10:06am: Talkline with Hoppy Kercheval

Infatuated with punt-unit problems? Holgorsen has the cure-all


MORGANTOWN, W.Va. — West Virginia’s Dana Holgorsen dislikes media members stepping on the WV logo inside the weight room almost as much as he dislikes watching his players commit punt-team blunders.

He comically addressed both issues Monday, the opening day of preseason camp.

“Stay off the logo!” he hollered perhaps a nano-second before the wandering tennis shoes of a cameraman breached sacred ground. When I suggested using orange cones to protect the area, Holgorsen joked, “We normally do that whenever we have foreign objects in here.”

His categorization of the media as “foreign objects” is hardly the worst thing we’ve been called, and when it comes to catching foreign objects, few have been worse than West Virginia’s punt returners.

The past two seasons recall a carousel of calamity, with four returners combining for six fumbled punts. Jordan Thompson, the player Holgorsen described last season as “the best option” at returner, has committed three of those. Talk about hang time meeting high anxiety …

The bobbles might be a tad more forgivable were the Mountaineers occasionally busting loose for big runbacks. But during those two dreadful seasons WVU has produced only three returns of 10-plus yards. Three. Out of 159 opponent punts.

That’s how a punt-return unit wound up 121st nationally in 2013 (at 3.21 yards per attempt) and 127th last year (at 3.12 yards).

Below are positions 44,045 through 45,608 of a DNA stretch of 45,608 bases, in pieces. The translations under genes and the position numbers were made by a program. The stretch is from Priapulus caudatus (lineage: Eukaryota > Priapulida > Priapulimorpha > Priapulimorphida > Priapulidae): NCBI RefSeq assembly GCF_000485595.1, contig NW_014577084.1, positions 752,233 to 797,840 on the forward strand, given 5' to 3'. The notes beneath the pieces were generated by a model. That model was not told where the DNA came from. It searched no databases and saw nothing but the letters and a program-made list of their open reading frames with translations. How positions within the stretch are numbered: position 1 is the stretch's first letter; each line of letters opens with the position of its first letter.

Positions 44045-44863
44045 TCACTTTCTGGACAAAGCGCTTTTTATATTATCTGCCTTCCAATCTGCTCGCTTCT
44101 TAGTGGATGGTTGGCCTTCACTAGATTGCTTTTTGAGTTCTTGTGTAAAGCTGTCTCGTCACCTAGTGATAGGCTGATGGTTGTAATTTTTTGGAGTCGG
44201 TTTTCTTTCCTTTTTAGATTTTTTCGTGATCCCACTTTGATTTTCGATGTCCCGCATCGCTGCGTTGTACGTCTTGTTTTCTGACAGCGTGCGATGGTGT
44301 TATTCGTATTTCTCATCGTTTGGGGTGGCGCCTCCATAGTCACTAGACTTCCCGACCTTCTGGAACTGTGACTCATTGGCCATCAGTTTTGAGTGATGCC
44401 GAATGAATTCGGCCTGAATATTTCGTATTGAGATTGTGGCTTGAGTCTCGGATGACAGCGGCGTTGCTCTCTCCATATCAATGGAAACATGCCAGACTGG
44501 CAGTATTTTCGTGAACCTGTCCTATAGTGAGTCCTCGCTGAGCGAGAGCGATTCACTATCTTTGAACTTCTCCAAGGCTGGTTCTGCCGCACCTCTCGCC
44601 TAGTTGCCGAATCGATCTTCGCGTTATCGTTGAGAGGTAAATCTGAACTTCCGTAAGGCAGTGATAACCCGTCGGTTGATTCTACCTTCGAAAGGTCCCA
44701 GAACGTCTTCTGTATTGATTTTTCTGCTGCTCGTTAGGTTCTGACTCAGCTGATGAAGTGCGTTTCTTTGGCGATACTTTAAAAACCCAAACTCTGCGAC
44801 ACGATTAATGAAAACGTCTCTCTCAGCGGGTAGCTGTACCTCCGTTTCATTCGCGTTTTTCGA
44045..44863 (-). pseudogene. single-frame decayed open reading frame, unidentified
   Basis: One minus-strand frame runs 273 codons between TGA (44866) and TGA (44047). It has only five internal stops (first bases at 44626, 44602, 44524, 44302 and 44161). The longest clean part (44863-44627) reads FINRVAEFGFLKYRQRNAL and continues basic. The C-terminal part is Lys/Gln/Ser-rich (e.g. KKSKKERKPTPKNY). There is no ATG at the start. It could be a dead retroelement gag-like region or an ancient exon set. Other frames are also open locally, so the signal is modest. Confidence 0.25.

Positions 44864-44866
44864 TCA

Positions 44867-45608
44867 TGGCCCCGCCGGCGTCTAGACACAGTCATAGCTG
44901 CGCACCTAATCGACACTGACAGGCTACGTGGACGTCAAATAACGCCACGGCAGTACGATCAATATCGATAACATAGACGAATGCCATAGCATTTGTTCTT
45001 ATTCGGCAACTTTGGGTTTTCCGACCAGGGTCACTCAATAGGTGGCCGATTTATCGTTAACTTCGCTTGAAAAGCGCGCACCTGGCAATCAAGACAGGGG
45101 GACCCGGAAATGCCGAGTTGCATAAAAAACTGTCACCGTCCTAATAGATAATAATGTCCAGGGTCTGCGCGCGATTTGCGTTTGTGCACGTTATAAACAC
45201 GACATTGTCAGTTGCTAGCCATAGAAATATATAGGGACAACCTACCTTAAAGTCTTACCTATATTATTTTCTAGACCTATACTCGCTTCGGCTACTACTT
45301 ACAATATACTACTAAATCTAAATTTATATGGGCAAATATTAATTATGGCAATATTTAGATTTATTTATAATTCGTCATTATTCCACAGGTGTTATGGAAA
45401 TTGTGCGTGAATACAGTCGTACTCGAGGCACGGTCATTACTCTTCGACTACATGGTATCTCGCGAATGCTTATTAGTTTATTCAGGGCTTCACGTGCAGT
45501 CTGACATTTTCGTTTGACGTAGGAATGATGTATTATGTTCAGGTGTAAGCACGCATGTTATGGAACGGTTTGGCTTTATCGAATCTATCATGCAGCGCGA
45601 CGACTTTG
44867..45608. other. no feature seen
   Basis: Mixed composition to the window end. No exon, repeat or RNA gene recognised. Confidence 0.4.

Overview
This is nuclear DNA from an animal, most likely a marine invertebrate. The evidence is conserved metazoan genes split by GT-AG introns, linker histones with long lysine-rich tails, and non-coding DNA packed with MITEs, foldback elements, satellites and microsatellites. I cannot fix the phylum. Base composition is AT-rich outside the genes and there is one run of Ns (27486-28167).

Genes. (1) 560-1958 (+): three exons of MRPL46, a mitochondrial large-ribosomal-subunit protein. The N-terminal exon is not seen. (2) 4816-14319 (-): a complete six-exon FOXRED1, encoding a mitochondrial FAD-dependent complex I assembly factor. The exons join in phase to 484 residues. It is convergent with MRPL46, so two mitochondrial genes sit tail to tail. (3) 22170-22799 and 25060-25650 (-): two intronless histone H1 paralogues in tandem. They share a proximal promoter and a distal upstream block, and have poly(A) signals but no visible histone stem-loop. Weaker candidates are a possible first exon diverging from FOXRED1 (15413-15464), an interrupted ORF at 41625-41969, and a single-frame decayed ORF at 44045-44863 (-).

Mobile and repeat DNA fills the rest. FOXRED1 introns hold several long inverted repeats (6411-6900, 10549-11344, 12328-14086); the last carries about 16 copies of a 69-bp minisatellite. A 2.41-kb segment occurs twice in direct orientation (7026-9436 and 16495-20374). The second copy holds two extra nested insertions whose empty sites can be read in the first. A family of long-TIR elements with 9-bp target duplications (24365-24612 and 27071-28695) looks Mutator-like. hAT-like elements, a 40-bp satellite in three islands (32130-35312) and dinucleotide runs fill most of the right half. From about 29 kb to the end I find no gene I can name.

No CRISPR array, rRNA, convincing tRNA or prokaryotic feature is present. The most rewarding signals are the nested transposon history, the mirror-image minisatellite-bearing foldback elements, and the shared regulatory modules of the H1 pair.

Toss in the ignominy of West Virginia’s punt-coverage unit finishing 120th during 2014 and you can see why the whole episode sends Holgorsen into headset-slamming consternation. Even though he can laugh about it during preseason camp.

“You guys can go ahead and write this because this is the topic that you guys like to write about,” he deadpanned during Monday afternoon’s practice. “We caught punts for 25 minutes during practice, and we are going to catch them for another 10 minutes here in about five minutes. We will also work on Nick (O’Toole) punting the ball to where he needs to punt the ball.

“That will fix all our problems, and we should win a national championship based on fixing those things.”

Holgorsen goosing the media for becoming infatuated with punt-team foibles is deflection at its finest. He knows all too well we’ll stop obsessing over his players dropping punts when they start catching them.

For what it’s worth, the legion of guys fielding punts Monday actually, well, fielded them. There was the multi-talented William Crest hauling one in over-the-shoulder like Willie Mays. True freshmen Tyrek Cole, Gary Jennings and Jordan Adams appeared capable and comfortable, as did junior Vernon Davis. Likewise, the supremely confident KJ Dillon snagged a few, building upon the spring game performance where he essentially appointed himself punt returner for the day.

From that rotation of returners, not a single catchable punt went uncaught. On a warm day in August, this will suffice for progress—even if it was only Holgorsen himself defending in lieu of live punt coverage.

Seriously. He would position himself about 20 yards in front of each returner, and then begin charging as the punt spiraled down. Dress in a visor and polo, he actually moved pretty well for a 44-year-old gunner. (If John Flowers decides to organize an alumni football game, Holgo warrants a spot.)

But Holgorsen’s real test of agility won’t come until his next media briefing in the weight room. That’s when we’ll see whether he’s quick enough to stop absent-minded reporters from trampling that logo.